Can an early weight management program (WMP) prevent olanzapine (OLZ)-induced disturbances in body weight, blood glucose and lipid metabolism? Twenty-four- and 48-week results from a 6-month randomized trial
World J Biol Psychiatry
Objectives. This study was designed to investigate whether a preventive weight management program (WMP) reduces weight gain during olanzapine (OLZ) treatment. Moreover, we examined the effects of intervention on metabolic parameters. Methods. Patients (N = 100) with schizophrenia or schizoaffective disorder (DSM-IV) who had commenced treatment with OLZ were recruited. Following a run-in period of 4 weeks, 74 patients who had gained at least 1.5 kg body weight were randomized to receive either 12 bi-weekly WMP sessions (prevention group (PG), n = 36), or usual care (control group (CG), n = 38). Anthropometric and metabolic parameters were assessed after the 24-week intervention phase and a 24-week follow-up. Results. Forty-two percent of 74 participants (PG: 36.1%, CG: 47.4%) finished the 24-week intervention phase while 34% of them (PG: 30.6%, CG: 36.8%) completed the 48-week study. There was no significant difference in weight gain between groups (PG: + 3.4 +/- 4.2 kg vs. CG: + 4.5 +/- 6.1 kg, P = 0.184) after 24 weeks. Nevertheless, PG showed a significantly smaller increase in waist circumference than CG (PG: + 4.6 +/- 8.3 cm, CG: + 10.1 +/- 7.3 cm, P = 0.019) after 48 weeks. Furthermore, PG showed a significantly smaller increase in fasting glucose (P = 0.031) and 2-h glucose after oral glucose load (P = 0.018) than CG. Conclusions. These results suggest that preventive WMP may reduce the risk of abdominal obesity and deterioration of glucose metabolism in OLZ-treated patients.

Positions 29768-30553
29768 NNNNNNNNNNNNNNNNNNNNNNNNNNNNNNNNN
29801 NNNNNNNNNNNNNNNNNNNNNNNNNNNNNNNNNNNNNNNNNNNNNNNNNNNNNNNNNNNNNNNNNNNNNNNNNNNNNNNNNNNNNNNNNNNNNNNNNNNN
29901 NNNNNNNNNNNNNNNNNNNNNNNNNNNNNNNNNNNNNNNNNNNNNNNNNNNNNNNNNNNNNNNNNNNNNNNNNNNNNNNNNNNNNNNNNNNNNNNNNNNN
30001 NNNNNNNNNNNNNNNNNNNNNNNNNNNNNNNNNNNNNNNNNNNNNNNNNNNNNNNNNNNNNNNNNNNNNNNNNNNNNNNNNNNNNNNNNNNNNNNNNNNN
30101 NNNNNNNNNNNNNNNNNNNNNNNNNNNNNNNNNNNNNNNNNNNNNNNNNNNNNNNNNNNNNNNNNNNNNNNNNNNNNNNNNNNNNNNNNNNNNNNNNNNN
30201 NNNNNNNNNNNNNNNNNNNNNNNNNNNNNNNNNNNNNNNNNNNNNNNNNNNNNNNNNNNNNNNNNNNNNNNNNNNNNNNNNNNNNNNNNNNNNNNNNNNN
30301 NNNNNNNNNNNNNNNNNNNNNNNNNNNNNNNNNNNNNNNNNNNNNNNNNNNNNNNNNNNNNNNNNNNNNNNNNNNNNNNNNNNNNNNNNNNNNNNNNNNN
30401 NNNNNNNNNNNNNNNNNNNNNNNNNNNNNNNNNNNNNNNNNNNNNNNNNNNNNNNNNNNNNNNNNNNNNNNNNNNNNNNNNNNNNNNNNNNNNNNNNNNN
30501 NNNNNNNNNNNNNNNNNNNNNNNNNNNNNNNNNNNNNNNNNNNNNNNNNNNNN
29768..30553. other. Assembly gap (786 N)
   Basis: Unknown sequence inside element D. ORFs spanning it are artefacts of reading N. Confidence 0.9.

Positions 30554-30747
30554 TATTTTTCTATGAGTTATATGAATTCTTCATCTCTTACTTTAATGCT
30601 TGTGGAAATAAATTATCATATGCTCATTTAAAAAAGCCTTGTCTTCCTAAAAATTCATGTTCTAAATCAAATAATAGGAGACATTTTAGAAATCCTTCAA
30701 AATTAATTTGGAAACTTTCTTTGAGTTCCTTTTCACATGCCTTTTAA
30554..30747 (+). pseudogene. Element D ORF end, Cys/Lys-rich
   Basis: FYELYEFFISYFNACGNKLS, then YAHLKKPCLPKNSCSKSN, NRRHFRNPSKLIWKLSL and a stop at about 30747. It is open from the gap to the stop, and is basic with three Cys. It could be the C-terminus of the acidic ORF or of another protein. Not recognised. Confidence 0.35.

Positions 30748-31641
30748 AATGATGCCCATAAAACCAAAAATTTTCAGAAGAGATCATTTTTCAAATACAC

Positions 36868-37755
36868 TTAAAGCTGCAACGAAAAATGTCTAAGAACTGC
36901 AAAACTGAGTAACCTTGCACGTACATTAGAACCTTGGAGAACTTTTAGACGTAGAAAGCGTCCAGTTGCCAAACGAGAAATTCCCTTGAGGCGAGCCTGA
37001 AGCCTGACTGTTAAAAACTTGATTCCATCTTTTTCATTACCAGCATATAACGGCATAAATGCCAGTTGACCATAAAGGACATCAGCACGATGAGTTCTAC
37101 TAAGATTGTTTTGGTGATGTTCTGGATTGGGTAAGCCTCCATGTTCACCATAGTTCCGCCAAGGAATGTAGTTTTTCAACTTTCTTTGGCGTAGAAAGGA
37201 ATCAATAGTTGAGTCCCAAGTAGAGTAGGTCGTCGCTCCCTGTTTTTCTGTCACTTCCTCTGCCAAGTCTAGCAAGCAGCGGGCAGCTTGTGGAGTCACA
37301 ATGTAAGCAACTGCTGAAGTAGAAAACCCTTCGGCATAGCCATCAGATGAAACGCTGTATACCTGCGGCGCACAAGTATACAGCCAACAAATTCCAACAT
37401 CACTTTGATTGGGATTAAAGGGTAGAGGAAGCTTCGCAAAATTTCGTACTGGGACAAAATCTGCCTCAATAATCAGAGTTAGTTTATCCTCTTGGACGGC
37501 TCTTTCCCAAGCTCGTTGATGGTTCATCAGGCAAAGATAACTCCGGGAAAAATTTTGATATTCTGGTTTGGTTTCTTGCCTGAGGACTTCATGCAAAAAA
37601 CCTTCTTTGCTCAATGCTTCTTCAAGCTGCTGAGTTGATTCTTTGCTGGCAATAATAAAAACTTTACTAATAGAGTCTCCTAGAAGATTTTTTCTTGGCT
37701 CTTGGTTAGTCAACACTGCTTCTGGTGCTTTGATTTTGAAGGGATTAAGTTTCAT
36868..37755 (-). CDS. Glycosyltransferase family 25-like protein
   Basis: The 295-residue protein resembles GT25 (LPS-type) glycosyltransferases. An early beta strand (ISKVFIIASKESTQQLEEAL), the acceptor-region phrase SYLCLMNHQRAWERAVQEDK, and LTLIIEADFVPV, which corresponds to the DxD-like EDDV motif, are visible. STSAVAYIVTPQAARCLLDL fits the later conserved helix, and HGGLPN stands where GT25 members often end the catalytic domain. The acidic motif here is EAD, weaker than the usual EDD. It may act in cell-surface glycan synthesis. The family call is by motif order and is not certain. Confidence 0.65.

School of Medicine